Captivity

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On that day the remnant of Israel and the survivors of the house of Jacob will no more lean on the one who struck them, but will lean on the Lord, the Holy One of Israel, in truth. A remnant will return, the remnant of Jacob, to the mighty God. For though your people Israel were like the sand of the sea, only a remnant of them will return. Destruction is decreed, overflowing with righteousness. For the Lord God of hosts will make a full end, as decreed, in all the earth.

Therefore thus says the Lord God of hosts: O my people, who live in Zion, do not be afraid of the Assyrians when they beat you with a rod and lift up their staff against you as the Egyptians did. For in a very little while my indignation will come to an end, and my anger will be directed to their destruction. The Lord of hosts will wield a whip against them, as when he struck Midian at the rock of Oreb; his staff will be over the sea, and he will lift it as he did in Egypt. On that day his burden will be removed from your shoulder, and his yoke will be destroyed from your neck. He has gone up from Rimmon, — Isaiah 10:20-27

When Israel tried to make a deal with Assyria, seem like a good idea to time. Unfortunately it turned out to be pretty much a disaster. It didn’t take Assyria long tto overcome the city of Jerusalem and haul off the upper classes, leaving the poor, the not-really-literate, and the lower-class workers to wonder how to rebuild when their leadership had been removed. They would have time to figure something out because the captivity lasted for some years.

What the passage seems to make clear is that God is in charge of the whole thing. Israel disobeyed and refused to repent so therefore they had to bear punishment for that. God’s anger was not, however, going to last forever. From the destruction of Israel and exile of its children, God promised that God’s anger would turn to those who were the instruments of that very destruction and captivity. The captives would be freed, but, as the prophetic name of Isaiah’s older son (Shear-Jashub) foretold, only “a remnant will return.”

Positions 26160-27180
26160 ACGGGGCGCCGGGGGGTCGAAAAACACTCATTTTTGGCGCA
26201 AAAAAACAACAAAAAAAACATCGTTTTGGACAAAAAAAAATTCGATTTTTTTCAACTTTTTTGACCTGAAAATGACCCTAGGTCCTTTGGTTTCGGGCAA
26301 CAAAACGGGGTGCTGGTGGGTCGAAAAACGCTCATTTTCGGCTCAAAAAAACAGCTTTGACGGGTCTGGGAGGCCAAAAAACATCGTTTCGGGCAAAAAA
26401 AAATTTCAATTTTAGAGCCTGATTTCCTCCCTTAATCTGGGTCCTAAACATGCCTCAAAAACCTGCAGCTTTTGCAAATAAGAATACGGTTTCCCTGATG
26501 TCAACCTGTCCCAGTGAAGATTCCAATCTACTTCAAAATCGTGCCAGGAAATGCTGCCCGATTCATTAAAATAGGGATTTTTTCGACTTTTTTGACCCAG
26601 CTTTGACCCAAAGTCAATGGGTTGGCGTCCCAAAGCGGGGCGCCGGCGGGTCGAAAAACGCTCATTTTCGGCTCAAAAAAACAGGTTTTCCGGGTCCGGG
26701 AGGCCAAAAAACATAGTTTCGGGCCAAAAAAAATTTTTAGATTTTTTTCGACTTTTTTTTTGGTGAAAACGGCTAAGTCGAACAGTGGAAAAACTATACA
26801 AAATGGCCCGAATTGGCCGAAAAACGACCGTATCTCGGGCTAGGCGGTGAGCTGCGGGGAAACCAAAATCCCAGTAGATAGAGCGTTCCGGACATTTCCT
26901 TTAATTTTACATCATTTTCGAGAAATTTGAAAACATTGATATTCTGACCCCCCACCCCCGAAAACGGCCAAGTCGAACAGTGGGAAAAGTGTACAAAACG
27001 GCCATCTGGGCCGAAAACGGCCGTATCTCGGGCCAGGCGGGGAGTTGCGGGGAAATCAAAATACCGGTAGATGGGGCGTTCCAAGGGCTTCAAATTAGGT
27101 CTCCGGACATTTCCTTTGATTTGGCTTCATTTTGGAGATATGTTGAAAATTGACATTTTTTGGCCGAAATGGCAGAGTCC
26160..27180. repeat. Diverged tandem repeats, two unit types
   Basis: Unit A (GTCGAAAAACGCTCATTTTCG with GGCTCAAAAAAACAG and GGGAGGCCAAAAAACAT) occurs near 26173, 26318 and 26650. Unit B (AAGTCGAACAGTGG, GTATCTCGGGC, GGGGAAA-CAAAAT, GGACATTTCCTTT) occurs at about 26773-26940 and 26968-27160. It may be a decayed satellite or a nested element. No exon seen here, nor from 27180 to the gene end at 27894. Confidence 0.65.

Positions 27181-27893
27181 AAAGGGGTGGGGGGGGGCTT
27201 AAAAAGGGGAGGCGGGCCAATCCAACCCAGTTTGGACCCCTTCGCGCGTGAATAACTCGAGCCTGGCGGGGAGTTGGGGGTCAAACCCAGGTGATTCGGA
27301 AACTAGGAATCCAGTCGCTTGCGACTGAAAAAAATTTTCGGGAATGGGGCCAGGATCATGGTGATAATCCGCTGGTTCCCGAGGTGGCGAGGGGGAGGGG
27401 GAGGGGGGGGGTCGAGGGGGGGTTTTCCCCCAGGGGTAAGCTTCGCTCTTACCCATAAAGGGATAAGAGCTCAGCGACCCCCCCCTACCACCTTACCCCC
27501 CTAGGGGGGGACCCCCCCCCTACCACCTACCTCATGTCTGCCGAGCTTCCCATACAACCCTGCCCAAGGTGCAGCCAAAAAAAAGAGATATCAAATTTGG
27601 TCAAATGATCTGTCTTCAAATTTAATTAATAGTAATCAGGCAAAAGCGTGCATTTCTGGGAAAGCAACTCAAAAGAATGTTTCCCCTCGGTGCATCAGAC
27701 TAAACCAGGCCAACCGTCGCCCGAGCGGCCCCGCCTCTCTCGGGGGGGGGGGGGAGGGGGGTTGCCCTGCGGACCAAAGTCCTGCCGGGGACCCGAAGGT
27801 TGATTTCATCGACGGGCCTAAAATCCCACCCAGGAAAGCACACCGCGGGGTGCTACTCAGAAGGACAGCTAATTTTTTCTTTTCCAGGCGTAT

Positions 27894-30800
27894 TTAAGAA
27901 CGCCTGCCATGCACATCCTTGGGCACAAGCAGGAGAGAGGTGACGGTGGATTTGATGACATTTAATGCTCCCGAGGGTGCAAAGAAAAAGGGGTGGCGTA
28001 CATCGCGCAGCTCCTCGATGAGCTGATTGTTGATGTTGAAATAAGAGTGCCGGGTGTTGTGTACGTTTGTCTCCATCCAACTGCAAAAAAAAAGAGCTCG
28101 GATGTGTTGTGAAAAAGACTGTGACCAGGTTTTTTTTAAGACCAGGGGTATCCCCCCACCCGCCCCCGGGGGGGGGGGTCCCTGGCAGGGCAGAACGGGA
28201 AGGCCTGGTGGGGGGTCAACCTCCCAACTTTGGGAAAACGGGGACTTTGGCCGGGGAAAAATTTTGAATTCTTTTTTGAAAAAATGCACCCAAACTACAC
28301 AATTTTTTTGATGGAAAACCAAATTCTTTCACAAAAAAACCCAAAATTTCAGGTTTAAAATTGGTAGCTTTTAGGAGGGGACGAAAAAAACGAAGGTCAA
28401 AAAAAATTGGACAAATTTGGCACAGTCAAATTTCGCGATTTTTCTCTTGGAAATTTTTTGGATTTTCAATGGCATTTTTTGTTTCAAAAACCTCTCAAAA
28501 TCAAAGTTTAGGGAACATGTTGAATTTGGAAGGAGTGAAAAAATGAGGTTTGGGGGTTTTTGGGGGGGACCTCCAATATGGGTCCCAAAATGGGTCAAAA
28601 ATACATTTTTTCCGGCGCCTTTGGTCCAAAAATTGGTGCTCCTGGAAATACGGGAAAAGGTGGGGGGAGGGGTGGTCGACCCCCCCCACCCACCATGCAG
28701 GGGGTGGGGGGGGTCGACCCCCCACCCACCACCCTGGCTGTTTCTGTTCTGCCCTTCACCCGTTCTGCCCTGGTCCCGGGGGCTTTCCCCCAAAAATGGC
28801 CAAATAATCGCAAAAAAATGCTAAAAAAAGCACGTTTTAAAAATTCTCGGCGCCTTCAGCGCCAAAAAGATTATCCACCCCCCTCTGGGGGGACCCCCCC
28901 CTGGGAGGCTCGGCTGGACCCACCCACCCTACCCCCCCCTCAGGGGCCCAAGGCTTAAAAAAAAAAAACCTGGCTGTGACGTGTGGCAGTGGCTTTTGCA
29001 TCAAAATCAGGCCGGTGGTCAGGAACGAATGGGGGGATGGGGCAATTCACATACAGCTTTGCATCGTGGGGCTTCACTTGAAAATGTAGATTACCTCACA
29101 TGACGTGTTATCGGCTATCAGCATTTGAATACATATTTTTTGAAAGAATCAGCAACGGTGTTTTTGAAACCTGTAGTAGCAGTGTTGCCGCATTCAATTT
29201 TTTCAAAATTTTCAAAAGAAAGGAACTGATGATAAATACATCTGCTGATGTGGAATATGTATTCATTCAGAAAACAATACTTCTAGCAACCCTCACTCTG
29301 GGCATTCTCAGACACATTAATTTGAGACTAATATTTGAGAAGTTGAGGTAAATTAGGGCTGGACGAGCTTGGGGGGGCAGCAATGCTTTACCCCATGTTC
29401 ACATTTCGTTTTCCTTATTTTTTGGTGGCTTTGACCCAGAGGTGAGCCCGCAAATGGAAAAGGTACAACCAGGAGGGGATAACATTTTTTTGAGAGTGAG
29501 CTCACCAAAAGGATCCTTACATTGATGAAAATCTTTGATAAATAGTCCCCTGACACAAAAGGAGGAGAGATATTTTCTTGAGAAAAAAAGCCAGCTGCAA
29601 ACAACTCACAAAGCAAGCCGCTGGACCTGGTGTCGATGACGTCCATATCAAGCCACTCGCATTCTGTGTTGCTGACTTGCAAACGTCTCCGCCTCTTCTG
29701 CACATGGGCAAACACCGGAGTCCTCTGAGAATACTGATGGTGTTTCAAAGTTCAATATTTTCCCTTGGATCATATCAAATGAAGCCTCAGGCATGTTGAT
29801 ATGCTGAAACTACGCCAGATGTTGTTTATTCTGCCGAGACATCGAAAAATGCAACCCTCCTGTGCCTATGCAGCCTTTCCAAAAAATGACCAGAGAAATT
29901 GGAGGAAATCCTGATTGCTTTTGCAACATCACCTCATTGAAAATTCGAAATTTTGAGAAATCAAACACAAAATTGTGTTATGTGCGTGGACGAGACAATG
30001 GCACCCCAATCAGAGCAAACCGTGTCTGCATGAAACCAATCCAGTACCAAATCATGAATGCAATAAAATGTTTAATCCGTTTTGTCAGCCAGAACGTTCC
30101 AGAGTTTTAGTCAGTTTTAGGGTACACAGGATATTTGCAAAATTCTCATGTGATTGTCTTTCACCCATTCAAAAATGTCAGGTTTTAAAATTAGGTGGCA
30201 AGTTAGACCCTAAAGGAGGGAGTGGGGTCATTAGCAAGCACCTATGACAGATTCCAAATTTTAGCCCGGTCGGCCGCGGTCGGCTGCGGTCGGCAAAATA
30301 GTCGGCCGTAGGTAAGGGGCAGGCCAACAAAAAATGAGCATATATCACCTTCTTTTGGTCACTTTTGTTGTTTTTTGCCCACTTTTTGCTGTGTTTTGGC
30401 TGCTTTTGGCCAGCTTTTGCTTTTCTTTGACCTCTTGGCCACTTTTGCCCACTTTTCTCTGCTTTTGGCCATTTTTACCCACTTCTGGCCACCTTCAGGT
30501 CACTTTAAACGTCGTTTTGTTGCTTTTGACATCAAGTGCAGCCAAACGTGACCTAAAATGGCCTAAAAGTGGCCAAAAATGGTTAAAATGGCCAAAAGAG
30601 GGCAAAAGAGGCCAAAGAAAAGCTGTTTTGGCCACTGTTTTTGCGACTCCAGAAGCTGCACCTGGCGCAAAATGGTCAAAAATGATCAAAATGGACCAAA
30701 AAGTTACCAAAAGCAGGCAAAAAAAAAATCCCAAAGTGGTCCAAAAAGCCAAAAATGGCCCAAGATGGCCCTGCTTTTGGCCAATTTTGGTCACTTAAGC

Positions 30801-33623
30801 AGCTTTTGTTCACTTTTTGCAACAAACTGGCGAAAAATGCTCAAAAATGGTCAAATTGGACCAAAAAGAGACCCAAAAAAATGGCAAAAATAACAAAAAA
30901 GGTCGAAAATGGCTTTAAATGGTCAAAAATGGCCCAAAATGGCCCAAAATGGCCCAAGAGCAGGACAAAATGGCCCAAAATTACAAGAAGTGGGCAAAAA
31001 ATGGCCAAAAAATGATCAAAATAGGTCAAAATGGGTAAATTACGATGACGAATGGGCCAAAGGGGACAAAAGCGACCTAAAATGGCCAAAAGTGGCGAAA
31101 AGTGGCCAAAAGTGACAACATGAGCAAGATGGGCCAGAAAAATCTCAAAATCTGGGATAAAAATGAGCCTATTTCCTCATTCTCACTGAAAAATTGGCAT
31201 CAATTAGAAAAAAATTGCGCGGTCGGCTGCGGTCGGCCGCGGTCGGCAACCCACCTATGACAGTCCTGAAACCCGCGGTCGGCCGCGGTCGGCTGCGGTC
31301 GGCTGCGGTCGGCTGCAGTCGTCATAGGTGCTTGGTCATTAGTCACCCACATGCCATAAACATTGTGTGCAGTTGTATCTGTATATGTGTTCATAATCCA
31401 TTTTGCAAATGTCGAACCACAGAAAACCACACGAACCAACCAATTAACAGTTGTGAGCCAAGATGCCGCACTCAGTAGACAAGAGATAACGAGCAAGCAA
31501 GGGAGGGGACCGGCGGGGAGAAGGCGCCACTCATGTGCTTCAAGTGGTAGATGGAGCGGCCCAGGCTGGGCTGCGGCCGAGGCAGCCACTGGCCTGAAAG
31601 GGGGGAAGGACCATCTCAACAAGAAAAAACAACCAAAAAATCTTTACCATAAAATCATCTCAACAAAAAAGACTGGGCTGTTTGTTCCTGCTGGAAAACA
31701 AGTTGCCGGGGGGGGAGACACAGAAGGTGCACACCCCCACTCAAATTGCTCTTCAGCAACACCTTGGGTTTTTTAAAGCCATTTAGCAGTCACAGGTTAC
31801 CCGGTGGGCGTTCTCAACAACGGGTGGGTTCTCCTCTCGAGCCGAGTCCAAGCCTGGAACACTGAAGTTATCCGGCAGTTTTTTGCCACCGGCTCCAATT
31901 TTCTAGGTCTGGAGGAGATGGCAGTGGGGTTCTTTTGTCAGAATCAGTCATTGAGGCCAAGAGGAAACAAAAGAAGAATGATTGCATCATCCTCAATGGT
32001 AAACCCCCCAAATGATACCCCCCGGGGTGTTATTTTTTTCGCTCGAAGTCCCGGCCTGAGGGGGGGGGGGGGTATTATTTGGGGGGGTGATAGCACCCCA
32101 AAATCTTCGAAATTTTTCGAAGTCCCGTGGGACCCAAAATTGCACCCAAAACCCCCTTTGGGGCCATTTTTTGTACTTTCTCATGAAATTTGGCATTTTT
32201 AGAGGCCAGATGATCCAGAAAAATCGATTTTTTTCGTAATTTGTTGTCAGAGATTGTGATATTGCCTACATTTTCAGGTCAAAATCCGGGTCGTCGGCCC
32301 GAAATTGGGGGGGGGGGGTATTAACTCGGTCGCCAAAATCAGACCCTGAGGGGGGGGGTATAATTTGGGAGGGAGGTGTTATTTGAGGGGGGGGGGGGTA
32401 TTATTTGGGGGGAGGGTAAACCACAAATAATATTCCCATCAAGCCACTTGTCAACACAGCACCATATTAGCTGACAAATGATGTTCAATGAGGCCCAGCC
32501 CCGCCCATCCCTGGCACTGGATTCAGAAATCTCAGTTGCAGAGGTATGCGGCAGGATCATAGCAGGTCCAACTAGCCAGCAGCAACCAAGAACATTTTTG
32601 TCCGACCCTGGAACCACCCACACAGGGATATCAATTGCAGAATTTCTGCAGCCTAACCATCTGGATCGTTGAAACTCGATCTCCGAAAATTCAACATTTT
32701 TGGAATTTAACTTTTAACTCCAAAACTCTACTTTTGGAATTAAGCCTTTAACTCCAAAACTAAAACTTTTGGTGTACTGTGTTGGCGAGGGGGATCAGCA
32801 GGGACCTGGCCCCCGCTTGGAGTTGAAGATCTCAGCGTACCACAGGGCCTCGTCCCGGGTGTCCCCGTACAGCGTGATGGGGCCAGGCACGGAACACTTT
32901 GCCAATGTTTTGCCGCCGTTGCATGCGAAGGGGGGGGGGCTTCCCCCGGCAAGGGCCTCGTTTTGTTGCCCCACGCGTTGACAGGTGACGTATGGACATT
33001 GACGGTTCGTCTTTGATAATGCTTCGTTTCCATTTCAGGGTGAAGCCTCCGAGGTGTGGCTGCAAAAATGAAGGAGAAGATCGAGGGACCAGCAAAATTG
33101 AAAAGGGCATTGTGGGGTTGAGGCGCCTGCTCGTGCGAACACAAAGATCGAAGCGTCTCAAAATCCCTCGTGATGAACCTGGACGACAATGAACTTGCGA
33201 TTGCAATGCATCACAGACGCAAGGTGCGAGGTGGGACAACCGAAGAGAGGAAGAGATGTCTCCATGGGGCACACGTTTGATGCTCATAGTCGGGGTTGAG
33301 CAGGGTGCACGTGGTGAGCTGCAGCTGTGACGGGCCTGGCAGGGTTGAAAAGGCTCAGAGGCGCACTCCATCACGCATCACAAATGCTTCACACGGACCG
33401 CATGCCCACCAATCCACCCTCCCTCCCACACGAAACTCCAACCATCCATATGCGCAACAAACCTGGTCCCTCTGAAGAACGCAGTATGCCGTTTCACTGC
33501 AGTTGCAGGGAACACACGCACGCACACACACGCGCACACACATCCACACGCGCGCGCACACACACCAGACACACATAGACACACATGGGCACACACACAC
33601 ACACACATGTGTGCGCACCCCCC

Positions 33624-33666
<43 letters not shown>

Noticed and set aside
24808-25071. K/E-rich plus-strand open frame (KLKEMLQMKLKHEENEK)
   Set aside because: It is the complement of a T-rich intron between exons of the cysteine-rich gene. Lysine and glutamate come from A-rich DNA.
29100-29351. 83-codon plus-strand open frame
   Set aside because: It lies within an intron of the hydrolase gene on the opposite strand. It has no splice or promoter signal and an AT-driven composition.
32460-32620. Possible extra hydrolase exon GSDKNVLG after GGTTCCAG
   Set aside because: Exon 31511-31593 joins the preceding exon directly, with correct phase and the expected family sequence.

Sometimes when I think of captivity I think of my own life, being in places that sometimes I really don’t want to be, doing things I really don’t want to do and being at the beck and call of people who have their own agendas and determination to use me to their benefit, not to mention the semi-captivity of chronic disease and a medication regime. But then I think of those who truly are in captivity — prisoners, soldiers sent off to fight in foreign lands and sometimes without knowing precisely why they are there, victims of slavery in various forms, children who are homeless and wondering why they are always hungry and cold. Makes my little “captivity” seem pretty paltry, but then, I have to deal with mine while trying to help them with theirs. Still, one day I have a feeling that my captivity will end, hopefully before but certainly after I shuffle off this mortal coil.

In the meantime, I have a job to do making the best of my situation and being aware that others are suffering. I have a feeling I don’t have to look very far.

Linda Ryan co-mentors 2 EfM Online groups and keeps the blog Jericho’s Daughter

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